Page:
Machu Picchu


After years of staring at photos of the wonder that is Machu Picchu, being there in person just felt SURREAL. And all the work it takes to actually get there is worth it.

I traveled to Machu Picchu on the last day of October with a group of Iowa Staters on a two-week trip to South America. All the travel arrangements were made by our travel company, Odysseys Unlimited, so we didn’t have to figure this all out by ourselves. But this was what it took to get to what is probably the most famous location in Peru:

  • Fly from the U.S. to Lima
  • Fly from Lima to Cuzco, a lovely city of about half a million people
  • Take a motorcoach ride to the train station
  • Take a comfortable train ride through other-worldly mountains to the tiny town of Aguas Calientes
  • Take the Machu Picchu shuttle bus from Aguas Calientes up, up, up the mountain (take Dramamine)
  • Stand in line



So the good part was we didn’t have to make our own flight arrangements, figure out how to get to the train station, buy tickets for the train, figure out the shuttle bus system, or buy entrance tickets into Machu Picchu. We just had to follow our fabulous guide and go with the flow.

The train trek was about an hour and a half and took us through beautiful mountains, as did the winding shuttle bus. Here’s a picture through the window:


The other great thing about being with this group tour was that we stayed at the one and only hotel located at Machu Picchu, the Belmond Sanctuary Lodge. Just take a quick peek at their website; it’s gorgeous. This place was awesome and it was literally like 20 steps away from the entrance to Machu Picchu. So when we got there, we were able to drop our bags at the lodge and use the bathroom before doing our first guided tour into the legendary Lost City of the Incas.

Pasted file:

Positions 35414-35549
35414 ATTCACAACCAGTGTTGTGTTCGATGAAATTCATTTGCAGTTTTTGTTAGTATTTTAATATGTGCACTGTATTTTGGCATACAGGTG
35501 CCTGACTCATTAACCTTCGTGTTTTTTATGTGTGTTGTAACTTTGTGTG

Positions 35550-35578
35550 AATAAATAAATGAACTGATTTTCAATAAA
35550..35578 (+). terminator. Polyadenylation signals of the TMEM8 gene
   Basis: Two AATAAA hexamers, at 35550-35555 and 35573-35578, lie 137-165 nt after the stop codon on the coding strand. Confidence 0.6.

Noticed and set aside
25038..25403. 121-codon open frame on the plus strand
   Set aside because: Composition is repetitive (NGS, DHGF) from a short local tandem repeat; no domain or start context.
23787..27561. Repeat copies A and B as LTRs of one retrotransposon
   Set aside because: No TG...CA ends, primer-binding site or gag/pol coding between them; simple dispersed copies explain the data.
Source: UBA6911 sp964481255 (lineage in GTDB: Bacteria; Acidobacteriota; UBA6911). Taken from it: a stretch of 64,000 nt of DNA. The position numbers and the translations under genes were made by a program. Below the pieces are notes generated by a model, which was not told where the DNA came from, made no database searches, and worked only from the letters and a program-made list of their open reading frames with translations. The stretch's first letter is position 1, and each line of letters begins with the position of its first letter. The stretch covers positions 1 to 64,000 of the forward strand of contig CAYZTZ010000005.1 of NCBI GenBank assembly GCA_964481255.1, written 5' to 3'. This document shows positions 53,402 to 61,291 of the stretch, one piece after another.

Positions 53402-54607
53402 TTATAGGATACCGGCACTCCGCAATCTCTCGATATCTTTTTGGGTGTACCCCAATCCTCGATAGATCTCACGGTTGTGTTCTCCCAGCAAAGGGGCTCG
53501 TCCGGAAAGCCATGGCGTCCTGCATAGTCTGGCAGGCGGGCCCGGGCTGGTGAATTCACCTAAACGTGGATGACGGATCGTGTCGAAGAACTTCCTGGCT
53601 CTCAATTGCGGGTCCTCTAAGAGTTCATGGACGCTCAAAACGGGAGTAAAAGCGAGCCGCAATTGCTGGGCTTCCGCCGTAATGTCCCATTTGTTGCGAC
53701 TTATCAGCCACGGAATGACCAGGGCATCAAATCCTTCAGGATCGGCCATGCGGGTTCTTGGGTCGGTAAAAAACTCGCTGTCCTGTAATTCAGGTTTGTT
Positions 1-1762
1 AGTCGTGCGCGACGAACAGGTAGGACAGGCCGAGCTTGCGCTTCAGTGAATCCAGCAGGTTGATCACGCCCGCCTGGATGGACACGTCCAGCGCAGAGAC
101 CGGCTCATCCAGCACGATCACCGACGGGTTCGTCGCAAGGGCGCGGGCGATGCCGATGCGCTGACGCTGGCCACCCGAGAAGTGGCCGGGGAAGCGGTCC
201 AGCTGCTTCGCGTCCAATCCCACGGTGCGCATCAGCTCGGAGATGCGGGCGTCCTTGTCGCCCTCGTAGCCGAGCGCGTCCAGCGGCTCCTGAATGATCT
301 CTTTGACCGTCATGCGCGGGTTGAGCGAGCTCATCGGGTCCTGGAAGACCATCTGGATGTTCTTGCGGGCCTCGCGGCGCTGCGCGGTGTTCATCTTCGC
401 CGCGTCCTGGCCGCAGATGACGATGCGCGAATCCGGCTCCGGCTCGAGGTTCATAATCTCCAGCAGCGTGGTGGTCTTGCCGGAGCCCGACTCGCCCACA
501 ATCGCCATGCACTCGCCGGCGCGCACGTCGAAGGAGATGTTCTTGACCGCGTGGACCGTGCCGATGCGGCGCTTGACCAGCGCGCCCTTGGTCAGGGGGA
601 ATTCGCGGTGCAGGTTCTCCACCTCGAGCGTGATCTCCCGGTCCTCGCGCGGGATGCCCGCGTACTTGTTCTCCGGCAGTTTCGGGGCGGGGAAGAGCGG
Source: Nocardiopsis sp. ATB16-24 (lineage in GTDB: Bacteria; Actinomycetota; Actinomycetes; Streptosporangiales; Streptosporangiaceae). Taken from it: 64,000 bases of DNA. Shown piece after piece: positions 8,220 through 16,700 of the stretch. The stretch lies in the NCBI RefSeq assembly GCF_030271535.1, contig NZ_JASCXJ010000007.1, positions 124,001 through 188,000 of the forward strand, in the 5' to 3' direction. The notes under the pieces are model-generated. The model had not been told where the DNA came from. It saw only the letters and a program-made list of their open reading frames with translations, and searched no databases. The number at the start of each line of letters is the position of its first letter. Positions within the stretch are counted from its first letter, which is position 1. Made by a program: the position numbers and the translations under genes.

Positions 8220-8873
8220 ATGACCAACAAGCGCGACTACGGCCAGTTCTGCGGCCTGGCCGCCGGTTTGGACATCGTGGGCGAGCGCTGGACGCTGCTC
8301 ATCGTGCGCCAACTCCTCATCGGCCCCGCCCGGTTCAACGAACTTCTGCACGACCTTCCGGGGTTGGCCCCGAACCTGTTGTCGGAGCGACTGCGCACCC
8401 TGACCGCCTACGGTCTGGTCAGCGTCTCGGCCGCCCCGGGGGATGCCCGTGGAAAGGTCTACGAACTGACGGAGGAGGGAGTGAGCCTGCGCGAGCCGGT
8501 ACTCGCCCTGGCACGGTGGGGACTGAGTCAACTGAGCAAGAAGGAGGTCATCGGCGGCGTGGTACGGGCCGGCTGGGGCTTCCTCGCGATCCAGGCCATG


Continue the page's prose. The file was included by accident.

Once you get in, you don’t have to walk very far to get to this vista:




Our guide, Boris, took us through about half of the site on that first visit. I was worried about the elevation (7,970 feet) and the hiking that would be involved. I definitely got winded on a few of the longer stair climbs, but in general it was not too bad. And the place was absolutely remarkable and breathtaking. I mean, Boris kept talking, but mainly I just stared. I mean, holy buckets, I’m in MACHU PICCHU.



I’m sure you already know all about this place, but in a nutshell Machu Picchu is perched in a high saddle surrounded by the Andes mountains, and it was “lost” until 1911 when American historian Hiram Bingham “discovered” it. The city or royal retreat – it is not known exactly what the site was used for – was built in the mid-1400s by those notoriously talented and ambitious Incas, and it was abandoned about 100 years later due to concurrent outbreaks of war and smallpox. The ancient civilization is located in what our guides called a “cloud forest” – it’s different than a rain forest, and it’s in the clouds most of the time, and that gives it that otherworldly look. The site today encompasses five square miles of meticulously preserved terraced stonework linked by 3,000 steps.


Thank god we didn’t have to climb all those steps. We climbed enough of them. After our guided tour we had lunch in the restaurant at the lodge (sitting down never felt so good); we caught our breath and stopped sweating and then had time to check into our rooms and spend the afternoon doing whatever we wanted. Well, hello, we’re at Machu Picchu, I’m going back in.

The afternoon visit on our own was a blast. I started out alone but immediately met one of the couples from my group and together we began to climb the steps to the guardhouse, the location where most of the incredible photographs of Machu Picchu are taken. Here are a couple of the views:




And me, on top of the world: